Residence and Domicile
The Government has confirmed that the new "investment safe harbour" will take effect from 6 April 2012. This will permit non-UK domiciled individuals to remit foreign income and gains to the UK without paying tax, providing they invest in specified categories of UK investments. Initial drafts of the legislation provided for very narrow classes of investment and the consultation process led to several changes being recommended. We hope to see the final form of this legislation shortly.
From April 2012 the new £50,000 charge for non-domiciliaries who have been UK resident for 12 or more years will be introduced, as the Chancellor announced in the autumn budget statement. The current charge of £30,000 will continue to apply to those who have been UK resident for 7 years or more, and will increase once they reach the 12-year point.
The proposed statutory residence test is to be introduced on 6 April 2013, as announced last Autumn. We expect to see revised draft legislation shortly, incorporating changes made in response to criticisms and concerns raised on the first draft. The intention is that the test will replace the current unsatisfactory guidance for determining the tax residence of individuals.
Further technical reforms
The Government has announced that it will consult on changes to some complex areas of the UK's anti-avoidance legislation where income and gains arise to entities outside the UK. This is likely to be an area of interest for UK residents who have set up foreign asset-holding structures, and we will be reviewing any proposals with interest.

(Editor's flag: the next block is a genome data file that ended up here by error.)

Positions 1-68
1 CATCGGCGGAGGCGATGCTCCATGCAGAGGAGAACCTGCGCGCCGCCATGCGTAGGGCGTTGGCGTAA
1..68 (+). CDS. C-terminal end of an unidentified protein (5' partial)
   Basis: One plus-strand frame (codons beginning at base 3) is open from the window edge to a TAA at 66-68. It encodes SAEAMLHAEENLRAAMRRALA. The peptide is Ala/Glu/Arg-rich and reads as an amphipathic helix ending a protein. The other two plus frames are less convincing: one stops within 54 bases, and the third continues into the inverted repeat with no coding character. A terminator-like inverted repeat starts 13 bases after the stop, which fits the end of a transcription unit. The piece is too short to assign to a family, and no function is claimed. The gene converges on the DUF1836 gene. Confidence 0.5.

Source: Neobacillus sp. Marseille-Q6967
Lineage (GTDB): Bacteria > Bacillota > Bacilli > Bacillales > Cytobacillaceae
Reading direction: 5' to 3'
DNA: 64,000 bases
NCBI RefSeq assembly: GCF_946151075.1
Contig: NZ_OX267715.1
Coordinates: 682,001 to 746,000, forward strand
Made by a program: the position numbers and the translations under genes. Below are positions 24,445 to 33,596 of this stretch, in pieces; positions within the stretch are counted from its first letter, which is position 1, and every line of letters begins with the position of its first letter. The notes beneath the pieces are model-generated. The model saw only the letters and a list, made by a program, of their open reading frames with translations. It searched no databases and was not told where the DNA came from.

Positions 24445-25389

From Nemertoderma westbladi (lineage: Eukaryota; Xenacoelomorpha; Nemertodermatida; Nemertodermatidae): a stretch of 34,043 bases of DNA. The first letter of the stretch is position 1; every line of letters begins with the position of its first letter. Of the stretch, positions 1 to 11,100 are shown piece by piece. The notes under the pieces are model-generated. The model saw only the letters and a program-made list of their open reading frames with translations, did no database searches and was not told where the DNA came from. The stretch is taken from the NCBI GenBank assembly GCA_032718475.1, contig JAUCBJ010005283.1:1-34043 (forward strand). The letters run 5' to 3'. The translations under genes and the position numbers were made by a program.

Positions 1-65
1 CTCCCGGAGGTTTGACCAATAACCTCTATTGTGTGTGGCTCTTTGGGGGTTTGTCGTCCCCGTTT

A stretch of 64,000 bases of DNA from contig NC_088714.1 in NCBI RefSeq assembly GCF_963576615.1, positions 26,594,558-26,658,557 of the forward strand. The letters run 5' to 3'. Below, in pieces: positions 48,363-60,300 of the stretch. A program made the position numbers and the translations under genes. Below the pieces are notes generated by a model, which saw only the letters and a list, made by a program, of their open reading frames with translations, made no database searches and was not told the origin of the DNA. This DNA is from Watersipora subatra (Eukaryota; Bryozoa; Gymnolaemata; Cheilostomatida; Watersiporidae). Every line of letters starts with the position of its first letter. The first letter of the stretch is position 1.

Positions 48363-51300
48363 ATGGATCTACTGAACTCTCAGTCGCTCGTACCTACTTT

A General Anti-Avoidance Rule
The Government has accepted Graham Aaronson QC's recommendation that the UK should introduce a general anti-avoidance rule (GAAR). The rationale behind the introduction of a GAAR – which would apply to income tax, CGT, corporation tax, petroleum tax and national insurance contributions – is to target contrived and artificial schemes but without giving carte blanche to the revenue authorities to prevent ordinary tax planning. A consultation paper will be issued in the summer with a view to introducing the regime from April 2013. In practical terms, the intention is that clients who engage in responsible tax planning should not face interference (as, on Mr Aaronson’s recommendation, HMRC would have to show that the taxpayer’s planning was unreasonable, and HMRC’s use of the GAAR would be monitored by an independent panel to prevent excessive use). In principle, any measure that permits legitimate tax planning and which discourages HMRC from fishing expeditions and aggressive investigations, ought to be welcomed.
If you would like to discuss any of the issues addressed here, or any other matter in relation to the Budget, please get in touch with your usual contact at Maurice Turnor Gardner LLP.
Related in depth posts
HMRC has launched a consultation on a review of the government's principles for taxing trusts. Fiona Poole examines the review in more detail.
In a bid for ever-increasing transparency, the UK government intends to continue the trend with the introduction of a further beneficial ownership register.
Eesha Arora and Sophie Wettern offer some ideas for navigating intergenerational conflicts in wealthy families